By Barbara Morrison, Founder & President, TMC Financing
Across the U.S., the hospitality industry is riding a wave of recovery. According to the latest STR Pipeline Report, hotel rooms under construction are up nearly 22 percent year-over-year. Demand, however, is still outpacing supply and is predicted to do so for at least two more years, according to a May 2015 report by HVS Global Hospitality Services. Occupancy rates, RevPAR and other key performance indicators continue to grow at record levels.
This optimism aside, we see two factors that will continue to affect hotel construction financing through 2016:
- Tight financing will continue to cause hotel construction to lag behind other commercial real estate sectors. While the availability of hotel financing has grown significantly since the economic downturn, the number of lenders active in the hotel construction sector remains limited. Because hotel properties are not easily converted to other uses, they are classified as “special properties,” making conventional financing more difficult to find. Many commercial lenders continue to operate with tight underwriting standards, requiring hotel owners to come up with a down payment of 35 to 50 percent. We’re seeing renewed interest in the U.S. Small Business Administration 504 commercial real estate loan program because it reduces both a commercial lender’s risk and the down payment required from the hotel owner. Typically, SBA 504 loans are structured with a first mortgage from a commercial lender for as much as 50 percent of the total project cost, an SBA 504 second mortgage of as much as 35 percent, and at least 15 percent down from the hotel owner. While SBA 7(a) financing maxes out at $5 million, the SBA 504 program can finance larger projects because there is no maximum total project cost.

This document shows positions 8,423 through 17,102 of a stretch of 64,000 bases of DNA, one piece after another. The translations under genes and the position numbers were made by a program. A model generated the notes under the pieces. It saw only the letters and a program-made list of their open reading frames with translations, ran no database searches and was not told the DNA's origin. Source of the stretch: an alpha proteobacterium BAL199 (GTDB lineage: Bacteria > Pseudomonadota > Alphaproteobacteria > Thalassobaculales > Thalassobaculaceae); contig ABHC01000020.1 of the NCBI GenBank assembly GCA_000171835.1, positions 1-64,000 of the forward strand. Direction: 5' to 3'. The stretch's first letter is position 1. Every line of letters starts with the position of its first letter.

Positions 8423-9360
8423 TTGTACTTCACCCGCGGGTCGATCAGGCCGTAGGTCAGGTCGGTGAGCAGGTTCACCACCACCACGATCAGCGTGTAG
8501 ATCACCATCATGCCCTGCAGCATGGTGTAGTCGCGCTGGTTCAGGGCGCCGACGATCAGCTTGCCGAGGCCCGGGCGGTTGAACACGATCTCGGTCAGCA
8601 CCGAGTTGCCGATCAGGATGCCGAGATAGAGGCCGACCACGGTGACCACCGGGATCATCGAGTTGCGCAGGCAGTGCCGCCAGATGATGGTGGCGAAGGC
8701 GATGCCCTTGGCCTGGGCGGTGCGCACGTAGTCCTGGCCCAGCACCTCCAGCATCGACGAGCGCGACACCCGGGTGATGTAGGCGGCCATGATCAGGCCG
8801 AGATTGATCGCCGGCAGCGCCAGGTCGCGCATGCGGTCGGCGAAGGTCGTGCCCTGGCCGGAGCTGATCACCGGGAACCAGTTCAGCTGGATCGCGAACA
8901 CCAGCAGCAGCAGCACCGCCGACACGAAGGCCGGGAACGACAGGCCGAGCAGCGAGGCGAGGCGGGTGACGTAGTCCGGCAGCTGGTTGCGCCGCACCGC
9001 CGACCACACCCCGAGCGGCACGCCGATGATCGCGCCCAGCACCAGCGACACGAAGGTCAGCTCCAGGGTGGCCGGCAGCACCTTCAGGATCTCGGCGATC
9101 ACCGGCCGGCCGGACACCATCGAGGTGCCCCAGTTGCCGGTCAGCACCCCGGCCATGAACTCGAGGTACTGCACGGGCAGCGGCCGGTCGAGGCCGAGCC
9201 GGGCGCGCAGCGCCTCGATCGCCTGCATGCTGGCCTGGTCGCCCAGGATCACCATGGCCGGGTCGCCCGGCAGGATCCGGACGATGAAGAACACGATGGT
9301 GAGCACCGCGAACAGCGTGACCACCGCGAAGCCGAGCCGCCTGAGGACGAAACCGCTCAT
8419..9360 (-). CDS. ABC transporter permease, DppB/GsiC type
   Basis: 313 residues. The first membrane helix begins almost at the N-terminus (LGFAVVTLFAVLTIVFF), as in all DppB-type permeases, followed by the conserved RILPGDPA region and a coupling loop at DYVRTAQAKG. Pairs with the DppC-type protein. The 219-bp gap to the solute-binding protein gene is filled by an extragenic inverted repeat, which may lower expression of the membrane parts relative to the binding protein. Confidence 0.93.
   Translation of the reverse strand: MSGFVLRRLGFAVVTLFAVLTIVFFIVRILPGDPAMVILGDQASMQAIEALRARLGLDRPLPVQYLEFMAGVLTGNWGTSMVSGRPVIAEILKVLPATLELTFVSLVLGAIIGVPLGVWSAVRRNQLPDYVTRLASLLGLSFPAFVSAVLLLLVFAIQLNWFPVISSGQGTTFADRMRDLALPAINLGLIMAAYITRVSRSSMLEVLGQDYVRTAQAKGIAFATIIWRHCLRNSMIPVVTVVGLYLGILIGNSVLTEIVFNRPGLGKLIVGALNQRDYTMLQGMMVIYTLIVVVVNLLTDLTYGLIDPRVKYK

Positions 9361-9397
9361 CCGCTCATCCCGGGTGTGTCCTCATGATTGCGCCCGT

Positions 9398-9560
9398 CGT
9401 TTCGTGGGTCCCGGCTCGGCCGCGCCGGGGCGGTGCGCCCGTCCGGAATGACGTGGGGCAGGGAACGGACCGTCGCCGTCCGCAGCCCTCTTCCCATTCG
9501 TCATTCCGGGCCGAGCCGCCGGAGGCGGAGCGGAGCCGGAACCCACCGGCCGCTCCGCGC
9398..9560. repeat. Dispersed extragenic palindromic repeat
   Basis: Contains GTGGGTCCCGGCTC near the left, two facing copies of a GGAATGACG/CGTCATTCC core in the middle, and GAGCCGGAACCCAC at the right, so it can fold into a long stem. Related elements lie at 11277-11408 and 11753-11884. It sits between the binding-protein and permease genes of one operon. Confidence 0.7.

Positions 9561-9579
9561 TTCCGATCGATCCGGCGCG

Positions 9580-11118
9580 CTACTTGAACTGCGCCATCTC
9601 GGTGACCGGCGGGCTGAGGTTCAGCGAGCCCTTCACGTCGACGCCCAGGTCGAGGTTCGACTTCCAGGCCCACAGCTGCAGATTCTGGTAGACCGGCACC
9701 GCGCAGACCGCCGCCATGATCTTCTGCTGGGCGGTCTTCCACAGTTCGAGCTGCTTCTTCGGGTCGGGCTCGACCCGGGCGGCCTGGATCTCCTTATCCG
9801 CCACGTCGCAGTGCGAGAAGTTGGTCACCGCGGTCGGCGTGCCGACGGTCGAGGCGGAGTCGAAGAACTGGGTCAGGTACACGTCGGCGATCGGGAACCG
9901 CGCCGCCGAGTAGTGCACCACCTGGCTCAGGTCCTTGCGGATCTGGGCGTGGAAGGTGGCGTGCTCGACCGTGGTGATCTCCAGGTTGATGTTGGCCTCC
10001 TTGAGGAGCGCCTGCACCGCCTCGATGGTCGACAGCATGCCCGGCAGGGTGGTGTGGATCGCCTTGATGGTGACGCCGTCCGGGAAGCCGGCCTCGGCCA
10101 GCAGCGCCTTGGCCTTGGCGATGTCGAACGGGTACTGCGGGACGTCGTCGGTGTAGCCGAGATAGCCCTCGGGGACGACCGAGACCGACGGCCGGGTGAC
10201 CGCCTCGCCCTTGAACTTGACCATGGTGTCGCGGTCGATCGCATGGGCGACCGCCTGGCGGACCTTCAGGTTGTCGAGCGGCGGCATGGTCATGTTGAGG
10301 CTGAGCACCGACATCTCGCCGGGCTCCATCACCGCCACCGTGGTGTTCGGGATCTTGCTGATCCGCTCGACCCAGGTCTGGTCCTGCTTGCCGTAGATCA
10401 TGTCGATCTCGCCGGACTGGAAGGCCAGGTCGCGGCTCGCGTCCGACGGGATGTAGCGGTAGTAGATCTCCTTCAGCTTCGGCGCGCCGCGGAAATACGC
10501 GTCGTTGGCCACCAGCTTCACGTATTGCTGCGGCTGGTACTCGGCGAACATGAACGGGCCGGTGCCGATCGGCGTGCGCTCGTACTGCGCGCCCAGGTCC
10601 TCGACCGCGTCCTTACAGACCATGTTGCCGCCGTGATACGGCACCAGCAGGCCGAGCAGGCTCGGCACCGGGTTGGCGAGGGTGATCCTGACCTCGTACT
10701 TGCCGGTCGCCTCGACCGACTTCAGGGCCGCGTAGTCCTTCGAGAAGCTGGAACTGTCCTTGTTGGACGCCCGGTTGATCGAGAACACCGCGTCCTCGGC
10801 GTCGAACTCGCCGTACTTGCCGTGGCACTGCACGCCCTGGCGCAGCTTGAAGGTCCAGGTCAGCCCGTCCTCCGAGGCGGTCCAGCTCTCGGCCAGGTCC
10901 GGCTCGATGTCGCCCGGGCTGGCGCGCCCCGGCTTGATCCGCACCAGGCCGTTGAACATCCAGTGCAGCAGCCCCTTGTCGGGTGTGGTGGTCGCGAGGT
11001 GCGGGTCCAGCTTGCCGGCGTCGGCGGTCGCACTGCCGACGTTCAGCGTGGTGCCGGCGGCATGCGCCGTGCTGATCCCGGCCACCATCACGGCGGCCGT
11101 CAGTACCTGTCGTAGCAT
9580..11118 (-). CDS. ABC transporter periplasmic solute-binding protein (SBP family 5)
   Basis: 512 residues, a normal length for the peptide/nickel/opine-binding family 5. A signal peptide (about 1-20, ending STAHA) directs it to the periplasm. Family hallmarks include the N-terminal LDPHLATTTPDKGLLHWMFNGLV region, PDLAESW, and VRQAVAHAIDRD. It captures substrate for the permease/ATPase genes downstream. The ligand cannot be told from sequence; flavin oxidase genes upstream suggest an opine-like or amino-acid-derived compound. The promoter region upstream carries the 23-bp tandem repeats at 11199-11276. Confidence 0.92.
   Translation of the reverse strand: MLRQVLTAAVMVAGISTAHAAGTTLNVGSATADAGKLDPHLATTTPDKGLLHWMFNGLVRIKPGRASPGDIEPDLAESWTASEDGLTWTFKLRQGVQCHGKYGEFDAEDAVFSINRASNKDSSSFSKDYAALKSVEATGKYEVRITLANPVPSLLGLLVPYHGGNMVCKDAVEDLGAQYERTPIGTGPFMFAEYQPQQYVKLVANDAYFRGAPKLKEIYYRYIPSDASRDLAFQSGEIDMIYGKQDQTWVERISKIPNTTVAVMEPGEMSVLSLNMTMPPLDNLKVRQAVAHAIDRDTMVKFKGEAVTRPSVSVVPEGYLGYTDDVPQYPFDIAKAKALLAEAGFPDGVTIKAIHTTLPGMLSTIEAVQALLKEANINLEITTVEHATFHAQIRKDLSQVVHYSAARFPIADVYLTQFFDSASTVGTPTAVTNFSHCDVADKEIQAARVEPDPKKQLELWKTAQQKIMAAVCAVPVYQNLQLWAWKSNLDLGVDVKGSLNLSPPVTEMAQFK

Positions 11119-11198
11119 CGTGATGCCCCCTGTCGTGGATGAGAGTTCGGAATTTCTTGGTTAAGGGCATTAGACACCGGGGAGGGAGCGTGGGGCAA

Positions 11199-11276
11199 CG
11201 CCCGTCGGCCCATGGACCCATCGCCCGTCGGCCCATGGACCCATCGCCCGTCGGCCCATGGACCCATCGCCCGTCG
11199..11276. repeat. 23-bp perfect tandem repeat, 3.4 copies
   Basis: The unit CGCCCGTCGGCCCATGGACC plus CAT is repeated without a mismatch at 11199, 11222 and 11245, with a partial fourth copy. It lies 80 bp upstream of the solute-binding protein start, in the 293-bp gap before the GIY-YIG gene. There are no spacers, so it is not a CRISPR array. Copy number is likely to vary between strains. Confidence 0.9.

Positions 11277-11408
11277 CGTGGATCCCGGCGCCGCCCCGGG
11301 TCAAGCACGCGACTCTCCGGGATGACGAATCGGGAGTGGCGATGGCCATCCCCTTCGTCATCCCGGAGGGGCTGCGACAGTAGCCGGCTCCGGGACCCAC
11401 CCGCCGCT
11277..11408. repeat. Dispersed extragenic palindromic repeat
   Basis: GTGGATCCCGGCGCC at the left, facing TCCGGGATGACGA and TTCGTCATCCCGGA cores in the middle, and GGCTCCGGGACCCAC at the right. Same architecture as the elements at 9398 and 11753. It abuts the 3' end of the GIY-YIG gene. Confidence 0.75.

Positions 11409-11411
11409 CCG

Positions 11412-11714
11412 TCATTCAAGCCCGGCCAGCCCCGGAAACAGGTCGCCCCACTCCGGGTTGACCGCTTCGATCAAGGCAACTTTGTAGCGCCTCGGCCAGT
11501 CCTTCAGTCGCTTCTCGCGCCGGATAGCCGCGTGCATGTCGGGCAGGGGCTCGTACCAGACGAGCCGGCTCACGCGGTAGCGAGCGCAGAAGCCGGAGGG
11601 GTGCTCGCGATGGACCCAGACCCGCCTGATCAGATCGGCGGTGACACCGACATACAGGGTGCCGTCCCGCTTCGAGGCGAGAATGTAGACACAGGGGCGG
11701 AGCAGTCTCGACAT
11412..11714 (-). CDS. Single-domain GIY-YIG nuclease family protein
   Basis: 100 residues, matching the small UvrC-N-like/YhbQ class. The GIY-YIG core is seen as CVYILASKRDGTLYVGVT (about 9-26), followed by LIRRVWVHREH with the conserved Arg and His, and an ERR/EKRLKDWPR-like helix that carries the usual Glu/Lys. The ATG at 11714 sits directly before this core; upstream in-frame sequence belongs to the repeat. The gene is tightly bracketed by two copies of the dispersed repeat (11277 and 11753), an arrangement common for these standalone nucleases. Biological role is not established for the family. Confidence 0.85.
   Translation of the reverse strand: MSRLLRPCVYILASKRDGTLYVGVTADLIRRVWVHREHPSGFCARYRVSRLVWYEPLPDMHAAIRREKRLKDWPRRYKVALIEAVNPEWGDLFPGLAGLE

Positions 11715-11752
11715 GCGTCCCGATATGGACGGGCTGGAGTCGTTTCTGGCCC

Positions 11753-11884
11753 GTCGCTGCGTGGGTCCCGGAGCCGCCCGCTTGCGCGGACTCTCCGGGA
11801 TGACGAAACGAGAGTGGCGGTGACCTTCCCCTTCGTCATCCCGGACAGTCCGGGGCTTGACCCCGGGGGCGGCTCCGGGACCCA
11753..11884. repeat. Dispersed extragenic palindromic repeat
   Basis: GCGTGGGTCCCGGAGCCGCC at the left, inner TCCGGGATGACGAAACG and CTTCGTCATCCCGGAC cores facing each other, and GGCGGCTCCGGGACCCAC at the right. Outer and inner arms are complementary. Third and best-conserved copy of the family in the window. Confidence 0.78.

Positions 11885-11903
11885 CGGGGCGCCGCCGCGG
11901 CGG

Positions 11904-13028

- Projects that meet market trends and are backed by strong management will have the best chance of gaining loan approval. While the hotel industry certainly rewards economies of scale, properties that offer a special experience are increasingly in demand. Millennial travelers value green, healthy, local and authentic, and franchise brands have responded with new property improvement plans, often requiring franchisees to reinvest in renovations. About two-thirds of our recent SBA 504 hotel construction loans are for renovations vs. ground-up construction and 80 percent are flagged properties. Energy-efficiency improvements, particularly solar, are gaining in popularity. Many hotel owners with existing SBA loans have utilized the $5 million SBA maximum; however, under the SBA 504 “green energy” program, owners can finance additional projects. To qualify, at least 10 percent of the property’s energy needs must be generated on site. This is easily accomplished with energy-efficient lighting or the addition of solar panels, which play very well when marketing the property to travelers. While some lenders recommend removing FF&E costs from the overall construction loans, the SBA 504 loan allows FF&E, PIP and other soft costs to be rolled into the loan. This flexibility is what makes the SBA 504 program so attractive for hotel projects right now. It allows hotel owners to take advantage of today’s hot market with a competitive, customized financing package.